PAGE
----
Books are safe spaces for exploring terrifying places. How would I know what it felt like to shelter from the Gestapo if it weren’t for Anne Frank’s diary? How could I begin to have any idea about enslavement if it weren’t for Frederick Douglass’s autobiographies and other slave narratives? Books transport us to other times in ways that no other vehicle quite can. As we read, we live lives other than our own.
In Reader, Come Home: The Reading Brain in a Digital World, Maryanne Wolf explains that as we read, “For a moment in time we leave ourselves; and when we return, sometimes expanded and strengthened, we are changed both intellectually and emotionally.” The deep reading process, she advocates, fosters empathy.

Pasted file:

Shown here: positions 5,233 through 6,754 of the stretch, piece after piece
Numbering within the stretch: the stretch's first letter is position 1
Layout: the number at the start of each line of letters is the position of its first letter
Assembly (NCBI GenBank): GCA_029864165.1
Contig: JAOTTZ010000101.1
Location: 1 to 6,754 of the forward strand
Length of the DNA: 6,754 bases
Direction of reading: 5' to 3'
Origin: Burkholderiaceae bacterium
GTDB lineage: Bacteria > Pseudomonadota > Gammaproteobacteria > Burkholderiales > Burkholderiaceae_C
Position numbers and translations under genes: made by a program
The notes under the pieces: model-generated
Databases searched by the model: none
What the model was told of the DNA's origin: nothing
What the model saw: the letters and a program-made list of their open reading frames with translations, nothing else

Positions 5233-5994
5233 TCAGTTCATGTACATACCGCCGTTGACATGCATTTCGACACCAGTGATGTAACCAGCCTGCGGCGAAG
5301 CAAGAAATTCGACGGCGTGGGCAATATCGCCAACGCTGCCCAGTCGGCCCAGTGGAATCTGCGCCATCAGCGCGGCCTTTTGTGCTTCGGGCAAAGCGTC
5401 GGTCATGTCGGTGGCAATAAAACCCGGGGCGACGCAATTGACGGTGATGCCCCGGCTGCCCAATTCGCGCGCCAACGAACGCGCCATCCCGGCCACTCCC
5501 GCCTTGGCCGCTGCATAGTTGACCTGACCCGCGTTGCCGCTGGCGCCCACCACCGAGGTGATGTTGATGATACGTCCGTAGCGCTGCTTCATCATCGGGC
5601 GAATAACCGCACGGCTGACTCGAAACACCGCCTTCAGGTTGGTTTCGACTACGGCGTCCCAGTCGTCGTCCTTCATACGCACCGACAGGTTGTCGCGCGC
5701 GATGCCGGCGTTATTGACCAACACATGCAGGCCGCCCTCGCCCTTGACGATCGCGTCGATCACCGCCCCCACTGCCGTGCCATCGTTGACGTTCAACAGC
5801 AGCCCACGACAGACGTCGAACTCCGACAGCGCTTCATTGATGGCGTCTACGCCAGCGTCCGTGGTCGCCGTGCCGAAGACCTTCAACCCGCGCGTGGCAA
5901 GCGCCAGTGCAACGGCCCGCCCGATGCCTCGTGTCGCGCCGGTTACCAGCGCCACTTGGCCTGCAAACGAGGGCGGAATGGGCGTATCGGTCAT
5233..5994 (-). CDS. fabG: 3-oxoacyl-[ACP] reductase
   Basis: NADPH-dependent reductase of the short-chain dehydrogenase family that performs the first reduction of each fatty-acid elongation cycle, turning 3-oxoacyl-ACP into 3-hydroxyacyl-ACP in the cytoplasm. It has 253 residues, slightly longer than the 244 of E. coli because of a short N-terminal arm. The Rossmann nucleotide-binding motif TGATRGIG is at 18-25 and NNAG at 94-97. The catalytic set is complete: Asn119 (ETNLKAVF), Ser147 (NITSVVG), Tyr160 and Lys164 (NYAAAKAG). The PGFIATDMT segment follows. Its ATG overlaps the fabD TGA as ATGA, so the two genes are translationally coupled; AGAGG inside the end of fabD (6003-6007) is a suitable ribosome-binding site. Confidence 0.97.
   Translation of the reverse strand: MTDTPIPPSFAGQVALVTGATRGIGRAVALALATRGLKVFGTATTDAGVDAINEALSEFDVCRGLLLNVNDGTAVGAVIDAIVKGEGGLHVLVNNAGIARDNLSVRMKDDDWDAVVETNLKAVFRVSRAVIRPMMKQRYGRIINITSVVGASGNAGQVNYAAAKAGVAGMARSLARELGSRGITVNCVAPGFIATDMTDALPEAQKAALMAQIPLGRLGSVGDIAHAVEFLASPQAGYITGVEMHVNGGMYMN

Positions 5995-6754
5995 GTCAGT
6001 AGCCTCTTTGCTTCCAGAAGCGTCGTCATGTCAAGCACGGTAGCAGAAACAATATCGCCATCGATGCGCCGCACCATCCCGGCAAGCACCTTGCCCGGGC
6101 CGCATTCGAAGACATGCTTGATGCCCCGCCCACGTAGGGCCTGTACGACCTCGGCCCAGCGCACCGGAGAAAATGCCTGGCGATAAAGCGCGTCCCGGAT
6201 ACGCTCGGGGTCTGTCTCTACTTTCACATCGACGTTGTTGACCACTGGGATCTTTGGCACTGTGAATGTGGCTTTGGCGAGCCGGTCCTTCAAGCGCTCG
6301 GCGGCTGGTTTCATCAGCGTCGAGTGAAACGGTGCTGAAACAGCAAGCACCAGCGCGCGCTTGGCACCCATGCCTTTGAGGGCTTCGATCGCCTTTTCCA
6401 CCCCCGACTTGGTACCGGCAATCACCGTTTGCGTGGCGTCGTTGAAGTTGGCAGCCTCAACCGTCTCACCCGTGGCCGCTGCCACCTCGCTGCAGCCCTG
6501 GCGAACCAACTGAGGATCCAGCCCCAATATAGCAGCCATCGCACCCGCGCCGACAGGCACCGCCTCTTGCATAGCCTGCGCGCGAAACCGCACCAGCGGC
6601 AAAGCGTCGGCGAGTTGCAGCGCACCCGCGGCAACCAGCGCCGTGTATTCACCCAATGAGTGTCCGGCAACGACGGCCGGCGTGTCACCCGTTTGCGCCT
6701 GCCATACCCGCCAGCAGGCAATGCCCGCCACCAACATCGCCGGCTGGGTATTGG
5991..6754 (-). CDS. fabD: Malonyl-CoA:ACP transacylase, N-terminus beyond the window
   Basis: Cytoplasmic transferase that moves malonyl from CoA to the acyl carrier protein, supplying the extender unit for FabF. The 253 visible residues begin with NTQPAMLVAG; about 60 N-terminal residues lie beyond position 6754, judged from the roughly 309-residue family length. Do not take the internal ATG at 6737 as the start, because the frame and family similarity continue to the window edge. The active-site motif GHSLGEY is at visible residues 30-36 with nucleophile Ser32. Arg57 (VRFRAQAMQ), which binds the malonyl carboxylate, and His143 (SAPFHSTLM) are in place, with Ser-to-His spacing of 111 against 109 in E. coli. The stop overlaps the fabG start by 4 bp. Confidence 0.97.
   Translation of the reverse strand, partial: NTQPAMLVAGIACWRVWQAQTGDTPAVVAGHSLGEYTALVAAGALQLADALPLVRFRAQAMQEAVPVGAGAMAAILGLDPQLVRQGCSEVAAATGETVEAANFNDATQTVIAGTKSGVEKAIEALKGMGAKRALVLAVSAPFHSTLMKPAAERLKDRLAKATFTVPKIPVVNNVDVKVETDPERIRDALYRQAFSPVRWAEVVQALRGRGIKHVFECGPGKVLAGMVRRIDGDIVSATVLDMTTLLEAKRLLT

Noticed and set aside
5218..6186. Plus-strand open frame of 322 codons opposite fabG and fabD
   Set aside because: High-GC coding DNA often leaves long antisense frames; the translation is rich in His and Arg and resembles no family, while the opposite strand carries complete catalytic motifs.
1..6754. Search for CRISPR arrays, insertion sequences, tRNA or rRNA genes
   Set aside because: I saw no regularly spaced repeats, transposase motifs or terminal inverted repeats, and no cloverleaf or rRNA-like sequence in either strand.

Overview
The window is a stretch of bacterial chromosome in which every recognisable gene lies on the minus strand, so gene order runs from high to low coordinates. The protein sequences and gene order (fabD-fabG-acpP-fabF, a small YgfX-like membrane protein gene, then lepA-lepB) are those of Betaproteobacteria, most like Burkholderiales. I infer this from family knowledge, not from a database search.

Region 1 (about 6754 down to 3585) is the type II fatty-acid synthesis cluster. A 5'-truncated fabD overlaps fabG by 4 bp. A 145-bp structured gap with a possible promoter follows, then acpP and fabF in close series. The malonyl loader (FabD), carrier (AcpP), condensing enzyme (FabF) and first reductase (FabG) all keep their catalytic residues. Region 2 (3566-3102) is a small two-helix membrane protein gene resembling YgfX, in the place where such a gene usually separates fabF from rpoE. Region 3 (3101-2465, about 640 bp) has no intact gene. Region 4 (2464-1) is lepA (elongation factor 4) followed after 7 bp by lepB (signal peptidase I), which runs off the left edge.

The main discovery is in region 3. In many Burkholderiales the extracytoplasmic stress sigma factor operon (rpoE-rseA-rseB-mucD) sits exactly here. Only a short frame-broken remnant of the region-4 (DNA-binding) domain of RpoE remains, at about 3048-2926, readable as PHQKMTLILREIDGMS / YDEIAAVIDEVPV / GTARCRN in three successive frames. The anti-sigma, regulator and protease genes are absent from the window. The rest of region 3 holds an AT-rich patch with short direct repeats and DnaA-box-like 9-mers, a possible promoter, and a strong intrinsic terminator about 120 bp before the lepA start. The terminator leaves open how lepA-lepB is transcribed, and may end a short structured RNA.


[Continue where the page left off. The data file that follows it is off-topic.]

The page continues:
At a time when, according to Education Week market research reports, 90% of school district leaders are looking for social-emotional learning “products,” I say look no farther than your local bookstore.
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